19 October 2011

Martyrdom of St. Jean de Brebeuf

Fastened to stakes and summarily subjected to brutal torture the two blackrobes now faced their moment of martyrdom, and it had come suddenly and without warning.

Brebeuf was assailed with blows to his head, face, shoulders, loins and legs. Yet all he thought of was his beloved Hurons now fellow captives. "My children," he said to them, "let us lift our eyes to heaven at the height of our afflictions; let us remember that God is the witness of our sufferings, and will soon be our exceeding great reward. Let us die in this faith; and let us hope from his goodness the fulfillment of his promises. I have more pity for you than for myself; but sustain with courage the few remaining torments. They will end with our lives. The glory which follows them will never have an end."

"Echon," these said to him, "our spirits will be in heaven when our bodies shall be suffering on earth. Pray to God for us, that he may show us mercy. We will invoke him even until death."

For the next few hours it was torture by fire, necklaces of red-hot hatchets, burning-coals, mutilation, mock baptism with boiling water and scalping. "Father Jean de Brebeuf," writes his friend Paul Ragueneau, "suffered like a rock, insensible to the fires and the flames, with-out uttering any cry, and keeping a profound silence, which astonished his executioners themselves. No doubt, his heart was then reposing in his God. Then, returning to himself, he preached to those infidels, and still more to many Christian captives, who had compassion on him."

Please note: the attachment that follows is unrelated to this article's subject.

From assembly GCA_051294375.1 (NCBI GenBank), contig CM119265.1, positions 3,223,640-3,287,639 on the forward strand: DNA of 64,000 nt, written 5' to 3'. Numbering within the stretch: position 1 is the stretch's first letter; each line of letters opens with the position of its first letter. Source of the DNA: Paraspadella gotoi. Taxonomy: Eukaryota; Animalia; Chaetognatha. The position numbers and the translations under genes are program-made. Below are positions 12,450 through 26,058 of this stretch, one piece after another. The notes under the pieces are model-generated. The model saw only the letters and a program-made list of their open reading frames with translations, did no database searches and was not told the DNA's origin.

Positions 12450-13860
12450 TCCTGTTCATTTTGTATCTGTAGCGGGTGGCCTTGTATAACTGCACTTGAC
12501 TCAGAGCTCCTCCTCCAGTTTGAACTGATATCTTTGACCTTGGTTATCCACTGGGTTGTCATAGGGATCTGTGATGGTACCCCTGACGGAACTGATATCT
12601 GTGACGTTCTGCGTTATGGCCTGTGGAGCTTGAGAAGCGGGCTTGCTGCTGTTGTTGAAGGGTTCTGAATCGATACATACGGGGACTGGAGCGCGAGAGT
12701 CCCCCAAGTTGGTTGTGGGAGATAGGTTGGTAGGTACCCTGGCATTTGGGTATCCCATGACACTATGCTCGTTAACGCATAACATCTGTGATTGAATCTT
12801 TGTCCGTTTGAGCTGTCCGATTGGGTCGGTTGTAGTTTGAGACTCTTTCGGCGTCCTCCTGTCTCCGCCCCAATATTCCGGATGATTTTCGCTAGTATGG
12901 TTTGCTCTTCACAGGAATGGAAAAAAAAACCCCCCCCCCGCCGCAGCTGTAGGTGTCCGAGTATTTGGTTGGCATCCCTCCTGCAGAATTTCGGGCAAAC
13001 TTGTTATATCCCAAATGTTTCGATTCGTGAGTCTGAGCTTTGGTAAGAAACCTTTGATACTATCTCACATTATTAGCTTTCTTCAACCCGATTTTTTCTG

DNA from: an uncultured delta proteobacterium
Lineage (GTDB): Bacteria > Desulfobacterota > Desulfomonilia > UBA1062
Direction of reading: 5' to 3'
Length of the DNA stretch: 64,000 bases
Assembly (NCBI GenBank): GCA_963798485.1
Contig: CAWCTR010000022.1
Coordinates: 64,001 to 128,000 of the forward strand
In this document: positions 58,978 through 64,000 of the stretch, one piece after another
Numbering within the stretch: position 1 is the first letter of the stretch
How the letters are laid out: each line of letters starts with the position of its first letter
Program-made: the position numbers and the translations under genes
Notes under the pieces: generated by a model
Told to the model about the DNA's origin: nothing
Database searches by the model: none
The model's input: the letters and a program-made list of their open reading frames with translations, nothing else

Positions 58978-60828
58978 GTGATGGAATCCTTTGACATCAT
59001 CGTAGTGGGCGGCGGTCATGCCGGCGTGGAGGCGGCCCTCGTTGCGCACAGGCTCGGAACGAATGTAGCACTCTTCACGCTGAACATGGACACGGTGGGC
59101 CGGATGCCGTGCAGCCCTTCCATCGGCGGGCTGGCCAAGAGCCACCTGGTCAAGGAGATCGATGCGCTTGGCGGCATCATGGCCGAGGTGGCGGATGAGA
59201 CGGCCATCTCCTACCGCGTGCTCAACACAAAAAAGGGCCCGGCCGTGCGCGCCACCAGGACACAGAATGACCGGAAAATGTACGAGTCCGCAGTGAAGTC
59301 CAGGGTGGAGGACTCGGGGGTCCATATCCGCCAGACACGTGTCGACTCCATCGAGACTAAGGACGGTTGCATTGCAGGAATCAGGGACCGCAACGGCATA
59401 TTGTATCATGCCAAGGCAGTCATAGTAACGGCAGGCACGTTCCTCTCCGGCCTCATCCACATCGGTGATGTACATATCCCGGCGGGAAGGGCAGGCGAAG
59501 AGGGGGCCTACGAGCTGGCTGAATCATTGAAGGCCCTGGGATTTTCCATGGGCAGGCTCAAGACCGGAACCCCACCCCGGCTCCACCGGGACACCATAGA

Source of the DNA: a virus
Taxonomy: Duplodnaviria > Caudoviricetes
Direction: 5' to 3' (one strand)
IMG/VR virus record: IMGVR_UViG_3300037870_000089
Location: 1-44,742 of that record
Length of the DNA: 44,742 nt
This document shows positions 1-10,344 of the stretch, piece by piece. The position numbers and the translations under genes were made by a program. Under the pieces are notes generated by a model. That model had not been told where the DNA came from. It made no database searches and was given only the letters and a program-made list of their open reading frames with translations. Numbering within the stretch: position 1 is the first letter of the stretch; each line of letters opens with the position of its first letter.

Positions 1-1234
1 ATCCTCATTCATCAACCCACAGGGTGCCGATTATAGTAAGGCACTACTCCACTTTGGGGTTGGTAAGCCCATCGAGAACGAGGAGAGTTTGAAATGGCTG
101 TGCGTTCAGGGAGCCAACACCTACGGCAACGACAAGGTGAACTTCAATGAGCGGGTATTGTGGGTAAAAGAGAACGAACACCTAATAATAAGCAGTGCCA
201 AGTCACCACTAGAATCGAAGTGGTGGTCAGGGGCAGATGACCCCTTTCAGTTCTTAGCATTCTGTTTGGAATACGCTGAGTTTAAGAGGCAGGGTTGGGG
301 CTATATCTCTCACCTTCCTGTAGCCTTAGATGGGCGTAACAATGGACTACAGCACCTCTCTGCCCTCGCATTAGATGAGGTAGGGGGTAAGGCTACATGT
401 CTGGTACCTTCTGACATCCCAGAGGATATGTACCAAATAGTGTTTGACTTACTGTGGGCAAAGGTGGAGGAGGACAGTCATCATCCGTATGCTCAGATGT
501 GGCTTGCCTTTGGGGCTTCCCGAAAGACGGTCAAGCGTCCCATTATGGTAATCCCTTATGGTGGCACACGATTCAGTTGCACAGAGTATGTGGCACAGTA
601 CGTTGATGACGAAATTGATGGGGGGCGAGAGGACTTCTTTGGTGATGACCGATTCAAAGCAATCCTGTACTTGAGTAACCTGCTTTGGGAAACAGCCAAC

Death came for this stalwart blackrobe about four p.m., on that March 16, 1649. He who could be described as an apostle, a brave adventurer, a skilled writer, a careful ethnologist, a man of vision had now become a martyr. His goodness was legendary with all who had known him - Champlain, his Jesuit brethren who loved and admired him, Mere Marie de l'Incarnation and thousands of unknown Hurons.
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